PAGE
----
“The repercussions of this [skills] shortfall would be significant,” – Nick Gray, chief operating officer, UK & Europe, Currie & Brown.
The skills shortage now poses a bigger threat to the construction industry than materials costs – potentially delaying projects and putting national infrastructure delivery at risk.
Labour availability is now the “most concerning risk factor” within the construction sector, according to cost management consultant, Currie & Brown.
225,000 extra construction workers are needed in the UK by 2027, according to the Construction Skills Network.
However, repercussions from Brexit have seen a shortfall of 330,000 people in the UK labour force.
On a typical construction project, labour costs normally account for around 40% of programme expenditure.
However, construction labour costs increased by 5.8% in Q4 2022 – and are predicted to increase by 8.3% through 2023, according Currie & Brown’s UK Construction Market Outlook.
And while materials and energy costs are beginning to ease, labour shortages are currently helping to sustain high inflation by driving up expenditure – and therefore must be factored into cost and risk projections, C&B urged.
With signs the residential and commercial markets are now cooling, major public sector development is expected to be the primary driver of sector growth, said C&B.
It anticipates construction activity slowing during 2023 and flatlining through 2024, but then accelerating from 2025 to 2030.
It also estimates £900 million will be added to the cost of the UK infrastructure pipeline by inflation in 2023, roughly equivalent to a major new hospital.
The report identifies the UK National Infrastructure Programme as the “key to industry growth” – notably major rail, maritime and large-scale hospital schemes.
However, it forecasts the demand for skilled professionals is likely to outstrip supply, threatening delivery of major infrastructure.
“Inflation looks to be losing momentum, but acute construction skills shortages remain and will help to keep costs high,” said C&B. “This is increasingly concerning as the National Infrastructure Programme becomes ever more critical in stimulating growth up and down the UK.”
‘To borrow and to borrow and to borrow’
Despite various funding allocated to construction in the Spring Budget (£20 billion for Carbon Capture and Storage, £200 million for pothole repairs, £400 million for Levelling Up projects, and 12 new UK Investment Zones), UK Government borrowing remains at a historic high and its long-term plan is to cut spending and reduce debt.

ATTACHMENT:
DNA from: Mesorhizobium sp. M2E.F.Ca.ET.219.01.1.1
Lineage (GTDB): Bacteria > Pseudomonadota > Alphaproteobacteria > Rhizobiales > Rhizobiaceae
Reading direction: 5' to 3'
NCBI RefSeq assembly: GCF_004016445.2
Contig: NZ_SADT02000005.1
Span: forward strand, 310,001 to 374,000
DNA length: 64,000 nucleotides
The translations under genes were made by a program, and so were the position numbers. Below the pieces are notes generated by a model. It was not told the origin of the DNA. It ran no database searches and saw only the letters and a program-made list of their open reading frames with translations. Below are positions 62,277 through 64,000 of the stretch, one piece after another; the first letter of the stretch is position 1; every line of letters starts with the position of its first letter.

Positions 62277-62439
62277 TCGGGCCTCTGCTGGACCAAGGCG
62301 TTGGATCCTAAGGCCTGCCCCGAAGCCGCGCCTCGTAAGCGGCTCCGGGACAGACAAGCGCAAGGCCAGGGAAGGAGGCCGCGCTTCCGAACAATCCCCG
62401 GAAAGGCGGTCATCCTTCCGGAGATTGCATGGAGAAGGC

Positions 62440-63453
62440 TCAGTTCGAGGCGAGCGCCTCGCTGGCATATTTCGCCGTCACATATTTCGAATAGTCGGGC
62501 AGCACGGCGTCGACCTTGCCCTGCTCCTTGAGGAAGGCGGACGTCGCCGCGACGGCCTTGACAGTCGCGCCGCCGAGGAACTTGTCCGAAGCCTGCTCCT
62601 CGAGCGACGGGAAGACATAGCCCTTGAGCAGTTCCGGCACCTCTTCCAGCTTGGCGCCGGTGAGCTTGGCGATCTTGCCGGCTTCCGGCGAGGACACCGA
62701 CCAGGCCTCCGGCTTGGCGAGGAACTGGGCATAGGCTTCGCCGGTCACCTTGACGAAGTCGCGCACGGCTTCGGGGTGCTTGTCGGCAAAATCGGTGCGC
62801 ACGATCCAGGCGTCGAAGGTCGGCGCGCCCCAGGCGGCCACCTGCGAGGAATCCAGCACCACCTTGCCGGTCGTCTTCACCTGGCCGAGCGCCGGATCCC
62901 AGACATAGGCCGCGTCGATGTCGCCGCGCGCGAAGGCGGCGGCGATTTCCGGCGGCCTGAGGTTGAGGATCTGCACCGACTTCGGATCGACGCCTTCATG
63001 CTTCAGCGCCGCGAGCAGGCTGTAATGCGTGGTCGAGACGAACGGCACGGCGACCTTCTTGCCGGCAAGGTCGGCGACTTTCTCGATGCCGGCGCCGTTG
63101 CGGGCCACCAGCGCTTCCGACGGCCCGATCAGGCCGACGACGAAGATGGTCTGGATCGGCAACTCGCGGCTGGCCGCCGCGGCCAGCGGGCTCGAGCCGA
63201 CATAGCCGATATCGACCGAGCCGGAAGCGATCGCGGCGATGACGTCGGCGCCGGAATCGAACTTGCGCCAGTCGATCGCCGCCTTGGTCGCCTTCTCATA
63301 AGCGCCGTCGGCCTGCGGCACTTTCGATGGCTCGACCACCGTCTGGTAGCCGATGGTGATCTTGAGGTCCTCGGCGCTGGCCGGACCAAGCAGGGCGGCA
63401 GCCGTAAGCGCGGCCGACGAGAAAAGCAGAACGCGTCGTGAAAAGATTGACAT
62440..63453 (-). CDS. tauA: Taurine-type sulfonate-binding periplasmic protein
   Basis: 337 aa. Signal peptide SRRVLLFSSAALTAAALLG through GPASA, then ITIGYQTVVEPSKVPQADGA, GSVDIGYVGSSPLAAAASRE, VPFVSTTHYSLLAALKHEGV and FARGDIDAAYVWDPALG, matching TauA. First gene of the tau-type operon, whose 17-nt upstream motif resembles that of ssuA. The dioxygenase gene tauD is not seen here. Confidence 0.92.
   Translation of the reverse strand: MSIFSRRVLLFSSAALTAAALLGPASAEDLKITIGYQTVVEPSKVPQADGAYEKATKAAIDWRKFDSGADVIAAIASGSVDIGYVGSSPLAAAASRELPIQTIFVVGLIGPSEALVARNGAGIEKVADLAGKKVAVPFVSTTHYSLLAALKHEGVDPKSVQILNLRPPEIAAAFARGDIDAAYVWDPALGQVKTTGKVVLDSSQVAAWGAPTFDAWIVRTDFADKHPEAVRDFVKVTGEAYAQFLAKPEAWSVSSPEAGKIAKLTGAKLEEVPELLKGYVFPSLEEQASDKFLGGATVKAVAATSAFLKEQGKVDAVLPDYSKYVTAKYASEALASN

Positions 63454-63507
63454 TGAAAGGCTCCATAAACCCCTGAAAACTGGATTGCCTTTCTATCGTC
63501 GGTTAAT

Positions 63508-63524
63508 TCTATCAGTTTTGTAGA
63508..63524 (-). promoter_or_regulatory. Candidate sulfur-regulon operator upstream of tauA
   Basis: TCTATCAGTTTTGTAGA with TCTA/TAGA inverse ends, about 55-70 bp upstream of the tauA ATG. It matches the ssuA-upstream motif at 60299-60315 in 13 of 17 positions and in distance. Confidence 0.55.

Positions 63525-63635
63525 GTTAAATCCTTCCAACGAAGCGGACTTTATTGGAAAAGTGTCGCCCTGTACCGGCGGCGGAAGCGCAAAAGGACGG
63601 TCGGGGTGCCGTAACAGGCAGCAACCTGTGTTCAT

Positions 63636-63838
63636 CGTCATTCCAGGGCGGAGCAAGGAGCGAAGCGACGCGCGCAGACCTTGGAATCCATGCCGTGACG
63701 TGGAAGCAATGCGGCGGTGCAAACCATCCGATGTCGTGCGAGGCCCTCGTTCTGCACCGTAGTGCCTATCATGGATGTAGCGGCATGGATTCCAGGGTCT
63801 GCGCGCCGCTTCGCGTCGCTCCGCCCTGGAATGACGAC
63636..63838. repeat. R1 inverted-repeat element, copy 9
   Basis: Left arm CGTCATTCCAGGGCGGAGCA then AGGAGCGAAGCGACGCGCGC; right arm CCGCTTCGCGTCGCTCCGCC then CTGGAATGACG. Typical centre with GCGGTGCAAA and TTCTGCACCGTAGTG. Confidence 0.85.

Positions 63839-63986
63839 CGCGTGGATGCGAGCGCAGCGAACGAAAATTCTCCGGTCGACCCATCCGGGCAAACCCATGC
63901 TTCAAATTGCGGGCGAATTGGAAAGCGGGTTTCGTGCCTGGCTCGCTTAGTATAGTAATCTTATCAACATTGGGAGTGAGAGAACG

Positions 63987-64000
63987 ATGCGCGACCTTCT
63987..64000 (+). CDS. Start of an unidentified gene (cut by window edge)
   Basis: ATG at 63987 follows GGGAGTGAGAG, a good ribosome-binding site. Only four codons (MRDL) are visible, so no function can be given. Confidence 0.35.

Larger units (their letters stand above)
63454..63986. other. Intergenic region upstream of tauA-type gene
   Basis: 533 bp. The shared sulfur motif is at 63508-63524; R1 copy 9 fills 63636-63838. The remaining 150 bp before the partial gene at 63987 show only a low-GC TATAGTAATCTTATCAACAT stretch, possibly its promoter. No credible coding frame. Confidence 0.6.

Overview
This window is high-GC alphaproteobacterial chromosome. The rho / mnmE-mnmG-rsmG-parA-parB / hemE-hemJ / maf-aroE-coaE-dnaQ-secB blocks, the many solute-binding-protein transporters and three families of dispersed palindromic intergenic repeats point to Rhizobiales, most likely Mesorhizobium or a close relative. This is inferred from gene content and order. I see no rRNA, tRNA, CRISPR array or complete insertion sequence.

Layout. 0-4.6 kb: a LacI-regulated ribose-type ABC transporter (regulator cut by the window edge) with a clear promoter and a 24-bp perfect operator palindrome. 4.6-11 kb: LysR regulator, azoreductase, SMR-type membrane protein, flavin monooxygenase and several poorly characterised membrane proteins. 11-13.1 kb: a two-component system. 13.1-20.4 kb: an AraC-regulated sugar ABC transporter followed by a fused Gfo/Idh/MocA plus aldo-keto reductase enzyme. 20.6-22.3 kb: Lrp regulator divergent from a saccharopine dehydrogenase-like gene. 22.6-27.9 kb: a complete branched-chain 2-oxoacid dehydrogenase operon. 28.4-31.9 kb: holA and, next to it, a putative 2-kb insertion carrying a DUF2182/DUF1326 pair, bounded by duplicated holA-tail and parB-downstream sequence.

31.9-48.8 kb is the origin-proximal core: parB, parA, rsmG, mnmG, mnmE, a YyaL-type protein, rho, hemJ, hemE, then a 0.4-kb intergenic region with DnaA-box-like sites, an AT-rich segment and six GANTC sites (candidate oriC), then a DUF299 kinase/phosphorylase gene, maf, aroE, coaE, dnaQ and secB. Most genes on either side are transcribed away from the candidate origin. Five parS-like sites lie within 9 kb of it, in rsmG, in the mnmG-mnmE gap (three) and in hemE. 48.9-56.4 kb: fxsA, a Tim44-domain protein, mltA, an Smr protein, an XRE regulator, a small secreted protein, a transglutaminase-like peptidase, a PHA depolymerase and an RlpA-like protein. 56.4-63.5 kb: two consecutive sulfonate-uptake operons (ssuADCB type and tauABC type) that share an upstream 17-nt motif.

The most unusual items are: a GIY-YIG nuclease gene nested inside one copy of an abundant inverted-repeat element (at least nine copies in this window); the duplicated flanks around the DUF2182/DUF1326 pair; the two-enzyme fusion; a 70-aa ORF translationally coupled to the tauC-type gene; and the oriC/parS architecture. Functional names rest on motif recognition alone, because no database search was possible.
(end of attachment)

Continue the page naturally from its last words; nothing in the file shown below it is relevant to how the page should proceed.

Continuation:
This is also in part due to a weak British pound (Sterling trading at $1.25 and €1.15) and public sector net debt at 99% year to date and government borrowing up £132.2 billion.
Cost and risk management
The skills shortage is outpacing materials costs as the biggest challenge facing the construction industry, data from the start of the year to date suggests.
In turn this could impact budgets and project viability, potentially leading to delays or re-scoping.
Fresh procurement challenges coming from this means firms will need to engage early with contractors to ringfence labour and expand supply chains, said C&B.
Consultants, contractors, manufacturers and suppliers also must coordinate sooner and more fully.
And investing in advanced technologies (AI) will increase design and cost efficiencies, mitigate risk, and improve safety and offsite construction innovations.
Currie & Brown report – key takeaways
- Robust project management
- Continuous, close control of cost and risk
- Embrace Modern Methods of Construction (MMC)
- Embrace advanced tech for efficiencies
- Collaborative effort on training from partners
“The repercussions of this [skills] shortfall would be significant,” said Nick Gray, chief operating officer, UK & Europe, Currie & Brown. “Scarcity elevates cost, and with labour typically accounting for 40% of project costs, any uplift in this area will have a serious impact on overall budgets and project viabilities. This in turn could lead to projects being delayed or re-scoped, diminishing their potential to support economic growth and societal needs.”
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